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hand covering with a separate sheath for each finger. The earliest gloves, relics of the cave dwellers, closely resembled bags. Reaching to the elbow, they were most probably worn solely for protection and warmth. Although there is some indication of the use of separate fingers in an Egyptian relic, most early gloves were much like mittens, usually of skin with the fur inside. The glove as we know it today dates from the 11th cent. In England after the Norman conquest, gloves, richly jeweled and ornamented, were worn as a badge of distinction by royalty and by church dignitaries. The glove became meaningful as a token; it became custom to fling a gauntlet, the symbol of honor, at the feet of an adversary, thereby challenging his integrity and inviting satisfaction by duel. In the 12th cent. gloves became a definite part of fashionable dress, and ladies began to wear them; the sport of falconry also increased their use. In the 13th cent. the metal gauntlet appeared as a part of armor. Gloves became accessible to the common people, and their popularity grew. Scented gloves, an innovation that was to last until the 18th cent., came into vogue. The 16th and 17th cent. saw extravagantly ornamented gloves; they were of leather, linen, silk, or lace and were jeweled, embroidered, or fringed. After the 17th cent. the emphasis was on proper fit, and gloves were less ornamental. The first known glove maker was in Perth, Scotland, after 1165; a guild of glove makers was incorporated in France in 1190, and one in London c.1600. In the United States, glove making began in 1760 when a settlement of Scottish glovers was established at Gloversville, N.Y.; New York state has since been the center of the glove industry in the United States. Modern gloves are made of fabric, plain or knitted; of leather from almost every variety of animal hide; and of rubber and plastic used in surgical, laboratory, and household work.


See C. C. Collins, Love of a Glove (1945).


i. The fixed leading portion of a wing root of a variable swept wing. If there is a provision for carrying external stores at this location, it is known as a glove station.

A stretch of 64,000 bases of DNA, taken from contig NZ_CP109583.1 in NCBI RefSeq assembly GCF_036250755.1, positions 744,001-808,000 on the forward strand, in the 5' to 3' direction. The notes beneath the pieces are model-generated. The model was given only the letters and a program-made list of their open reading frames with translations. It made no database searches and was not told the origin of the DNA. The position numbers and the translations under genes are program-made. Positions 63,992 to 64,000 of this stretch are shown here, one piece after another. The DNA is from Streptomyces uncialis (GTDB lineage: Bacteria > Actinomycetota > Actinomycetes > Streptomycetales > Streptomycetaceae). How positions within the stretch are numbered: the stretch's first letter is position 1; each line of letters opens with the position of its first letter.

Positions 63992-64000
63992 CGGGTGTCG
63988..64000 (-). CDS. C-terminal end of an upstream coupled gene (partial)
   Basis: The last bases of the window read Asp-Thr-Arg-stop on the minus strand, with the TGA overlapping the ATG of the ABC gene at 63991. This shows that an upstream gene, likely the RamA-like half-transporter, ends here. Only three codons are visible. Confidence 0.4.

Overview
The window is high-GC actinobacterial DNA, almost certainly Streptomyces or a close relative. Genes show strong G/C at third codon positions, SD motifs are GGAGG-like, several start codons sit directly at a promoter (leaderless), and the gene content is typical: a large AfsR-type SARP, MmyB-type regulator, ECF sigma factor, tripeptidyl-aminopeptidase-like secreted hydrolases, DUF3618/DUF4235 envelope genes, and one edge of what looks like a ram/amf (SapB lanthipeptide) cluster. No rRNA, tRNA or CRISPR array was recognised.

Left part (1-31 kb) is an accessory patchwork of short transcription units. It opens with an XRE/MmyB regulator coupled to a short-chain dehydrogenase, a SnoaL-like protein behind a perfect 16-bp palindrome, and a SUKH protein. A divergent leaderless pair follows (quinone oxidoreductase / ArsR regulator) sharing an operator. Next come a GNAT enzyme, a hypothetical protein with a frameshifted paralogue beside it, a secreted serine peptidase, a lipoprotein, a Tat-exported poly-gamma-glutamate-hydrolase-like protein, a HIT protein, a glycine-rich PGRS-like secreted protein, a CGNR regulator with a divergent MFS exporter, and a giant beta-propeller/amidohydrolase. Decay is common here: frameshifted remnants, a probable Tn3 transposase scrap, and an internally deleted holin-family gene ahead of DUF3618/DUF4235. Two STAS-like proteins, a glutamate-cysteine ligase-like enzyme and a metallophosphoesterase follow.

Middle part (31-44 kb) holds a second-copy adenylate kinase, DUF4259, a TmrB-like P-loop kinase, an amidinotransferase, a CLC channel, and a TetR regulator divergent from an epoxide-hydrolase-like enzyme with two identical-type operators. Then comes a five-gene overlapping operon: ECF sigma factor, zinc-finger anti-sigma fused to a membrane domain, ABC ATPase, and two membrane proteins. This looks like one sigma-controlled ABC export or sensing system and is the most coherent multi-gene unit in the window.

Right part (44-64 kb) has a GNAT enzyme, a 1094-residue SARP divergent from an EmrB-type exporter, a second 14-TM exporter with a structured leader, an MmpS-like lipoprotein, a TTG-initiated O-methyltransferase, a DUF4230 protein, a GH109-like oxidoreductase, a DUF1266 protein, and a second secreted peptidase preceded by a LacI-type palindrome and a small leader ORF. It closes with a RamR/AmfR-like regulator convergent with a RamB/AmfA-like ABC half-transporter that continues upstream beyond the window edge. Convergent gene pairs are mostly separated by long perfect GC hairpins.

ii. A covering for the hand made of leather or fire-resistant material.


Sport any of various large protective hand covers worn in sports, such as a boxing glove
References in classic literature ?
Dorothy told her how the kangaroo had lost her mittens, and Grandmother Gnit promised to set to work at once and make the poor animal another pair.
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The Chinese mitten crab, Eriocheir sinensis, is one of the most economically important crustaceans in freshwater aquaculture production in China [1].
Trippin' Round the Mitten is the sixth family-friendly album by Randy Kaplan, who has recently moved to the suburbs of Detroit and toured (or "tripped" around) the state of Michigan.
Parent and child happily play in the snow until the child realizes one mitten is lost.
Matthew Mitten is a faculty member of Marquette University.
Mitten smitten Bubba Watson is renowned for his eccentric approach to golf but it's a good job play was suspended before the American tried to hit a shot on the 17th wearing those mittens.
Oregon State had "The Glove," now it has "The Mitten.
At the existing hemline and side seam, clearly draw a mitten shape around your hand with your marker or fabric pen.
Managing director Michael Mitten confirmed the completion of a PS1.
Mitten, who first arrived in the country in 1953, is one of an untold number of Maryknoll sisters who have served as missionaries abroad since 192i, when the first were sent to Hong Kong and China.